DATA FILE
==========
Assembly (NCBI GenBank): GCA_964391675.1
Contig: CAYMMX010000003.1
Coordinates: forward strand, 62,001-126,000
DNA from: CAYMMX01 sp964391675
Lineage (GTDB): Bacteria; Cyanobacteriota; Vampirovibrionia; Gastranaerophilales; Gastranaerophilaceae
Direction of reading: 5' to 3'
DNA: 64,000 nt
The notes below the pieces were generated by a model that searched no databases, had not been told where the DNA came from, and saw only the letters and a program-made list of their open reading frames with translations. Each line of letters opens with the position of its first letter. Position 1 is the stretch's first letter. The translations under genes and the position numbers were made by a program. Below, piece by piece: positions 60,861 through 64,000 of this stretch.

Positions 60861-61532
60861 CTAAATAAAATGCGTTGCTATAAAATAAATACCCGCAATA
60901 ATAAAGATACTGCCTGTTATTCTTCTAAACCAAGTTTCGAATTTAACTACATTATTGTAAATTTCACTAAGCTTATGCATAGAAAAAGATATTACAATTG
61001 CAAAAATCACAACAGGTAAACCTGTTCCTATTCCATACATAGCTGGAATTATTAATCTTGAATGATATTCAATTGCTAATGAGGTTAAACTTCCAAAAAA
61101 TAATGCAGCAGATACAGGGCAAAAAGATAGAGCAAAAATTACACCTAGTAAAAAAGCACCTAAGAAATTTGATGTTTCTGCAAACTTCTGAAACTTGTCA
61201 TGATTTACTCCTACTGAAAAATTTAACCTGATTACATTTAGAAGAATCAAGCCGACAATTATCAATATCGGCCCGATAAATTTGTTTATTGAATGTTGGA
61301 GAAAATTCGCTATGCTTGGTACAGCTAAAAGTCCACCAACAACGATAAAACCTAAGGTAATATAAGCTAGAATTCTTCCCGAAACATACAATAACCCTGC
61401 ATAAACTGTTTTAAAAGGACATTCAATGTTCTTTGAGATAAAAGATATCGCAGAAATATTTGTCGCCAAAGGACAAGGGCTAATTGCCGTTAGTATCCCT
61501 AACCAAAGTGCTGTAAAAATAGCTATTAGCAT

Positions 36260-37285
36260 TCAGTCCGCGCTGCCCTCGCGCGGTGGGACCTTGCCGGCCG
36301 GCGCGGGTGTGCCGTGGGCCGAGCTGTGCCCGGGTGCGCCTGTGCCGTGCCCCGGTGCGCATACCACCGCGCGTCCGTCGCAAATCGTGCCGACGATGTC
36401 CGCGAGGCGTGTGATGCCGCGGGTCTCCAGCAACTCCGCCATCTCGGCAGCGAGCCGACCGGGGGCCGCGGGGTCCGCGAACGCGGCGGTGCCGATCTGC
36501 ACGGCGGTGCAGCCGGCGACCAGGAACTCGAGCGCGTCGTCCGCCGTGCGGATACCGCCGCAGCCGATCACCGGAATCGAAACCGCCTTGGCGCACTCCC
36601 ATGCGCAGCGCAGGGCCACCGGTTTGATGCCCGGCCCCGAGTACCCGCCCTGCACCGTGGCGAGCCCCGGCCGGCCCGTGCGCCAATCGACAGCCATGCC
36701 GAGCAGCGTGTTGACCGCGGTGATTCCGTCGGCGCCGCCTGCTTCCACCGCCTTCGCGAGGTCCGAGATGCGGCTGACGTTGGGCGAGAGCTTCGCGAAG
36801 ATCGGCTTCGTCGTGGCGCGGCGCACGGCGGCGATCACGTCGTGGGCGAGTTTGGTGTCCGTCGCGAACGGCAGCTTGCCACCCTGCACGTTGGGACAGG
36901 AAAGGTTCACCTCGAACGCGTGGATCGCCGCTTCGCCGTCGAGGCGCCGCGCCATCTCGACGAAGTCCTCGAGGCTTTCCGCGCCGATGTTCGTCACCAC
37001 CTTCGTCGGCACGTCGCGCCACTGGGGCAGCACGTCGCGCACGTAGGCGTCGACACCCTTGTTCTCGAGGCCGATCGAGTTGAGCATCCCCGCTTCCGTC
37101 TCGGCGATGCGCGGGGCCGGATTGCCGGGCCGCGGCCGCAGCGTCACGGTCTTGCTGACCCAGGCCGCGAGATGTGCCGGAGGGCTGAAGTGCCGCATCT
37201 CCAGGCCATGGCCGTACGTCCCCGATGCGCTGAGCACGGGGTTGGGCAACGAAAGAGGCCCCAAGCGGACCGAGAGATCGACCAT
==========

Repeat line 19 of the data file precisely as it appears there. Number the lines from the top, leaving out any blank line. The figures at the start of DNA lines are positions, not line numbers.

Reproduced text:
36260 TCAGTCCGCGCTGCCCTCGCGCGGTGGGACCTTGCCGGCCG